Wednesday, May 10, 2017

Wednesday roundup (05-10-2017)

Comey’s Firing Came As Investigators Stepped Up Russia Probe: FBI director had been providing updates to top members of the Senate Intelligence Committee (The Wall Street Journal) Days Before Firing, Comey Asked for More Resources for Russia Inquiry (The New York Times) Grand jury subpoenas issued in FBI's Russia investigation (CNN) Senate Intelligence Committee subpoenas Flynn for documents in Russia probe (CNBC) [versus] White House spokesperson: 'Time to move on' from Russia probes (The Hill)

Firing FBI director Comey is already backfiring on Trump. It’s only going to get worse. (The Washington Post) Preet Bharara says he’s “troubled by the timing and reasoning” about James Comey’s firing: The former U.S. Attorney joins Sally Yates and Comey as people who have been fired while investigating allies (Salon) Don’t Be Complicit, Republicans [written someone who served in the previous three Republican administrations] (The New York Times) Firing Fuels Calls for Independent Investigator, Even From Republicans (The New York Times) I worked with the FBI as a federal prosecutor. Trump is threatening the bureau’s independence. (The Washington Post) ‘Enough Was Enough’: How Festering Anger at Comey Ended in His Firing (The New York Times)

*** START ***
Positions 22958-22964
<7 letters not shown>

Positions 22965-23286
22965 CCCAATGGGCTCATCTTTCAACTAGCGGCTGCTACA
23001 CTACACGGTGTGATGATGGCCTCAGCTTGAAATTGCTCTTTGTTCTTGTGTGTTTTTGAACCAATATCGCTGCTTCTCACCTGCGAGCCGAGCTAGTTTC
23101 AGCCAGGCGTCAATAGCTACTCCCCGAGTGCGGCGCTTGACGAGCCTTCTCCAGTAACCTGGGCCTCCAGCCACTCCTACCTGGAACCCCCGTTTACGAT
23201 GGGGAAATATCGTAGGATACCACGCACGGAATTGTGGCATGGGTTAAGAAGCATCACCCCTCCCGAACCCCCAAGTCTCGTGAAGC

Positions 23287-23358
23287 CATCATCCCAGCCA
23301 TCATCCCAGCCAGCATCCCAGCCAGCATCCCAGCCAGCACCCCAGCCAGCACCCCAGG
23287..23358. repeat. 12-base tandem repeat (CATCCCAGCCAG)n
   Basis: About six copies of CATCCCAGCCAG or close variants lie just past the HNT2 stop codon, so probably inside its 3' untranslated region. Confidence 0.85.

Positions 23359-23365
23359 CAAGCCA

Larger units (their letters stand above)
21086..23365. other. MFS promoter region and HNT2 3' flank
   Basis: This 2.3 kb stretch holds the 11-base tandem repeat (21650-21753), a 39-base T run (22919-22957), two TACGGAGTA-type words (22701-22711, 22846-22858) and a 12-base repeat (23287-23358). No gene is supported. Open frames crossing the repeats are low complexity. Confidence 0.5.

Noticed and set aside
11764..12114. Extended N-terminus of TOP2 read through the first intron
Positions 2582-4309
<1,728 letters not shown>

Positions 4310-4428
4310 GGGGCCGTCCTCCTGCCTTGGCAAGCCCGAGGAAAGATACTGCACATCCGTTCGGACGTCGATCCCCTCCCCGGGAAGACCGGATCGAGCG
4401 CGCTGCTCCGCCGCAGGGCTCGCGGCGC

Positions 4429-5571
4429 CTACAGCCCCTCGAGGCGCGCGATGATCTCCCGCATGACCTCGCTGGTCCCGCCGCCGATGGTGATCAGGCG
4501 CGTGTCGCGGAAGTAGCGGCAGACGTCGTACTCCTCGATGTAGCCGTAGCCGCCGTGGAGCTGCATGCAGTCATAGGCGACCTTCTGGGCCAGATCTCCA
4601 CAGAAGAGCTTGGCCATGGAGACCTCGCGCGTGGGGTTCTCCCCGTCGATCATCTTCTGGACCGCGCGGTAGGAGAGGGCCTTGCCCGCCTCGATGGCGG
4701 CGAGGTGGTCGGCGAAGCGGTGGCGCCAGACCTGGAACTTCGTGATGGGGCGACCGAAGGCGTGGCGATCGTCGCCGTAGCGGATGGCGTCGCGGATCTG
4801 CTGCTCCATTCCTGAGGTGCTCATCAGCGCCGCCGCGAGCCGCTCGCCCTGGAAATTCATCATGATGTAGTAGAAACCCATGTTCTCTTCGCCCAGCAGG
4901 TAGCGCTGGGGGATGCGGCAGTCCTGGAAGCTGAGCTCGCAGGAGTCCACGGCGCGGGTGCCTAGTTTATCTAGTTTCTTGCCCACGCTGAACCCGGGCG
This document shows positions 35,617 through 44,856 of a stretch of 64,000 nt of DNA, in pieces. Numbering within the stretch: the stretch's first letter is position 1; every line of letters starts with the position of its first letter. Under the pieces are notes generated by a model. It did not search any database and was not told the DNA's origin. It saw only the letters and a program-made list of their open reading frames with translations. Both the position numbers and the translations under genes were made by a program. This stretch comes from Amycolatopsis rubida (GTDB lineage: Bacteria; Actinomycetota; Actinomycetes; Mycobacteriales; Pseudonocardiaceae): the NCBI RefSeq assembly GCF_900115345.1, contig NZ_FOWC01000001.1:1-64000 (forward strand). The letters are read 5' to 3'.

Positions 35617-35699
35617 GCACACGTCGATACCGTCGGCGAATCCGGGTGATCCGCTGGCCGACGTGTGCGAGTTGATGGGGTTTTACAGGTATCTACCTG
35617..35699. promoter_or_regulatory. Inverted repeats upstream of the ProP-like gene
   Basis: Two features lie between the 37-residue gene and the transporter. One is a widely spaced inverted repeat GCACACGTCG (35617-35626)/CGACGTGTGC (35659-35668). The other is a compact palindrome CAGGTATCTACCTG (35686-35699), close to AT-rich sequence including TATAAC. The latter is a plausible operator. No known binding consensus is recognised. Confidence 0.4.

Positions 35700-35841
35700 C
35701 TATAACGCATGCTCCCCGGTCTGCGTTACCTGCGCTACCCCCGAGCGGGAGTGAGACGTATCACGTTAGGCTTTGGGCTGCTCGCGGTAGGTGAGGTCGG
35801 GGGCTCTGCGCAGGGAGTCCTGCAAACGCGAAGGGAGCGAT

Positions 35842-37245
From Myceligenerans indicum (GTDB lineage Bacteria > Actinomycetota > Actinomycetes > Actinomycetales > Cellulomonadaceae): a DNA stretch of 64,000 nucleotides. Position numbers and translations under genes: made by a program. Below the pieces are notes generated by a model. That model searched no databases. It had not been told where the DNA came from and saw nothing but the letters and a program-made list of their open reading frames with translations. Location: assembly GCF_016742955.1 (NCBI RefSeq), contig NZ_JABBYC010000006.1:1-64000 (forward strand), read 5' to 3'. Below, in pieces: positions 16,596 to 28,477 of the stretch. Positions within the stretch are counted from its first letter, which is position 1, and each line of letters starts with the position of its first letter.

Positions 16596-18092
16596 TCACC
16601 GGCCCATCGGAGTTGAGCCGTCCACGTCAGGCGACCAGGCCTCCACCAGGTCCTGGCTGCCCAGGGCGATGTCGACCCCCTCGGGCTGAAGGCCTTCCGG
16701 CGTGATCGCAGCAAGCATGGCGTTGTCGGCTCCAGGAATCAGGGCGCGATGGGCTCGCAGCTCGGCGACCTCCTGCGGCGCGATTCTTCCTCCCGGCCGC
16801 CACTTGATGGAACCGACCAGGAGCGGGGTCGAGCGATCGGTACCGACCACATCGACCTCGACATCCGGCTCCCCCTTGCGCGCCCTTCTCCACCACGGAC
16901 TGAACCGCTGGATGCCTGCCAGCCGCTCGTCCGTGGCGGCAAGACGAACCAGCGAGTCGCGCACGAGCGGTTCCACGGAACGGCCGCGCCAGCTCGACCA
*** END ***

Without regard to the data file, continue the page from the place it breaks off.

Bush's ethics lawyer: Comey's firing is 'worse than Watergate' (CNBC)

House Speaker Paul Ryan hopes Senate will pass health-care bill in 'a month or two' (CNBC) Going down: GOP's Obamacare replacement bill got less popular after it was passed (CNBC)

Senate unexpectedly rejects bid to repeal a key Obama-era environmental regulation (The Washington Post)

Warren Pushes Trump Administration on Plan to Break Up Megabanks (Bloomberg)

All of Trump’s campaign statements just vanished from his website. So let’s remember them. (The Washington Post)

Connecticut to drain reserve, cut spending to close budget deficit (Reuters)

Parexel will cut as many as 1,200 jobs worldwide (The Boston Globe)

     The aim of this blog is to show (mostly from reports in mainstream respected news sources) that there is reason to believe that both the United States and the global economies remain fragile in the wake of the financial crisis of 2008 and that a number of threats exist today that could, if they worsened, bring about economic depression -- not just a minor depression, but a depression worse than the Great Depression. Key threats include excessive risk-taking by financial firms, unchecked by effective regulation; the continued existence of "too big to fail" institutions; and most especially, the amassing of levels of public and private debt which could become unsustainable.

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